Learning by doing has proven value, but Video and Film Production takes the concept to an extreme level, thanks to VER, the world's largest provider of video equipment for live events. "We started that partnership in 2014," says Mike Forbes, assistant director for technical systems for Media Arts. "Some of our students went there to work, and, while VER was certainly willing to train them, I heard from some friends there that they prefer more experience. When I explained that equipment limited training, the response was ‘We can take care of that.' And they sent a huge box truck of LED equipment for us to use!" Thus MTSU students train on state-of-the-art equipment that is inventoried and updated each summer. "It's a win-win! Our students learn the equipment and technology; consequently, various companies hire our students — not just VER [although more than 16 MTSU students have joined the prestigious company]. No other university that I'm aware of has such a partnership," says Forbes. The first year's equipment was valued at about half a million dollars; currently students are working with equipment worth about $2.5 million. Students use the equipment to create video walls and special effects for three to four large events each semester — some on campus in Tucker Theatre or Murphy Center — such as awards shows, dance programs, and concerts — Ludacris in 2017. "I'm most excited about the collaboration among different departments," says Forbes, citing an end-of-the-semester show featuring bands brought in by Recording Industry, who does the audio; Theatre and Dance, lighting; and Media Arts, video. He's proud too of the successes students achieve, sharing a story of FaceTiming during his Monday morning class with a grad wrapping up from a Super Bowl half-time show the night before.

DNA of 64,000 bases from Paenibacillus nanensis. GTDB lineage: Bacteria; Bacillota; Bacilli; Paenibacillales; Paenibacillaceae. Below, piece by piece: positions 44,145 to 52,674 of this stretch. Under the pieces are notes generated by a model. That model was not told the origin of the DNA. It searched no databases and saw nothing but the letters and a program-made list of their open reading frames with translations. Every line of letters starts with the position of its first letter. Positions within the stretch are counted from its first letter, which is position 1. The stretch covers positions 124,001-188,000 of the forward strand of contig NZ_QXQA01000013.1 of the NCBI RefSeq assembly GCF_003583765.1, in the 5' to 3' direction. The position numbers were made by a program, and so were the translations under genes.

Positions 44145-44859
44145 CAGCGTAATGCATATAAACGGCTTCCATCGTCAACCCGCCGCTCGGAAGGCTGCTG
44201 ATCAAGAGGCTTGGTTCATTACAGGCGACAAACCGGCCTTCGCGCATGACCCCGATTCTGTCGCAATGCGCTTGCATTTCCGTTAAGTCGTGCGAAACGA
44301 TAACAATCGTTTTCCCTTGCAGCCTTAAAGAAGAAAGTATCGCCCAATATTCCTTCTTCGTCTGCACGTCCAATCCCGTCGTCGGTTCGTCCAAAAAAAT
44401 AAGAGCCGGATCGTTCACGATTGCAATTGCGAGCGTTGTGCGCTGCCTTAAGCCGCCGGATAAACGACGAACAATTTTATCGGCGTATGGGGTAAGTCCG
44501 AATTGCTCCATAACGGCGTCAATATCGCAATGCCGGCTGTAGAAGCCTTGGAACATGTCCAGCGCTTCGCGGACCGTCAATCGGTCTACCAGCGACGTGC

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CAREERS

Careers in video and film production are even more diverse than the endless credits of a Hollywood blockbuster film. While most traditional jobs in the industry remain, industry changes have opened exciting new possibilities. Video is everywhere now — including in your pocket. There is more serious video and film production being done than ever before. Essentially every organization now values and relies on video and film production - and they need skilled, talented, professional help.
Examples of career possibilities include

  • 3D projection mapping specialist
  • Boom camera operator
  • Cinematographer/camera operator
  • Director
  • Documentary filmmaker
  • Filmmaker
  • Freelance video and film producer
  • Gaffer
  • Instructional video writer/designer/producer
  • Music video director
  • On-air promotions writer/producer
  • Production company owner
  • Screenwriter Staff video producer
  • Steadicam operator
  • Technical director
  • Television series creator
  • TV commercial writer/producer
  • TV sports production management/crew
  • Video and film editor
  • Video and film producer
  • Video engineer
  • Video wall specialist
  • Web series producer

Employers of MTSU alumni include

  • ABC
  • CBS
  • CMT
  • Disney
  • DVL Public Relations and Advertising
  • DWP Live
  • ESPN
  • Gemini Production Group
  • National Public Television
  • NBC
  • TNDV
  • WKRN-TV
  • WSMV-TV
  • WTVF-TV
  • WZTV-TV

REQUIREMENTS

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FACULTY

INFORMATION

Degrees

Students may choose from five Bachelor of Science (B.S.) degrees in the Department of Media Arts.

For complete curriculum details, click on the REQUIREMENTS tab above. 

Students may minor in any program that is not under the same degree as their major. Animation majors are required to have an Art minor.

 

Related Links

Master of Science (M.S.) degree is available in Media and Communication.